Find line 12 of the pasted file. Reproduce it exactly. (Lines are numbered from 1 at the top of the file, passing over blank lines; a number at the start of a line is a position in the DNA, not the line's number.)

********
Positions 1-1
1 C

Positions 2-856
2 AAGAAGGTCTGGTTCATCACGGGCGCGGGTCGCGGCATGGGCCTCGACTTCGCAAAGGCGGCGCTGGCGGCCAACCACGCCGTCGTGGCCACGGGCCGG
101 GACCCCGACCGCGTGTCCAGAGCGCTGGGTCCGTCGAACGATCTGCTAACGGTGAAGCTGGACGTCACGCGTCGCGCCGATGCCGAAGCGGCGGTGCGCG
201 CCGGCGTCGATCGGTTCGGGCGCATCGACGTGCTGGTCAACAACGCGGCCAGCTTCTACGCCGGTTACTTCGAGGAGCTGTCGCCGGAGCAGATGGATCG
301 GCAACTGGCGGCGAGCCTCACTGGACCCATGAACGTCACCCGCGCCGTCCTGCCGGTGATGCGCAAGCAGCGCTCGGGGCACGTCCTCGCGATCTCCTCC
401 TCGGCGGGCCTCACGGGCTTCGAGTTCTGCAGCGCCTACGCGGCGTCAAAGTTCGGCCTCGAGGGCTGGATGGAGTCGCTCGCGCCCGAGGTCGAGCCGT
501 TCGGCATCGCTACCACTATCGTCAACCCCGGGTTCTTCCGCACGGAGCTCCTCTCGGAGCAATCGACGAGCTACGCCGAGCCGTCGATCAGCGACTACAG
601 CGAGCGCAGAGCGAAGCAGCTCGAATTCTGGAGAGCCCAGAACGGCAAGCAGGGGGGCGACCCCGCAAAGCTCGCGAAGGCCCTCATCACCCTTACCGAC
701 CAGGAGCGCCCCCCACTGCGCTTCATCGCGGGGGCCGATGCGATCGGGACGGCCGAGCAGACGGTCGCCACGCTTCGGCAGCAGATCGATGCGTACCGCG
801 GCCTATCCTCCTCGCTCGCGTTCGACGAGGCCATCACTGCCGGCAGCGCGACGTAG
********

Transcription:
801 GCCTATCCTCCTCGCTCGCGTTCGACGAGGCCATCACTGCCGGCAGCGCGACGTAG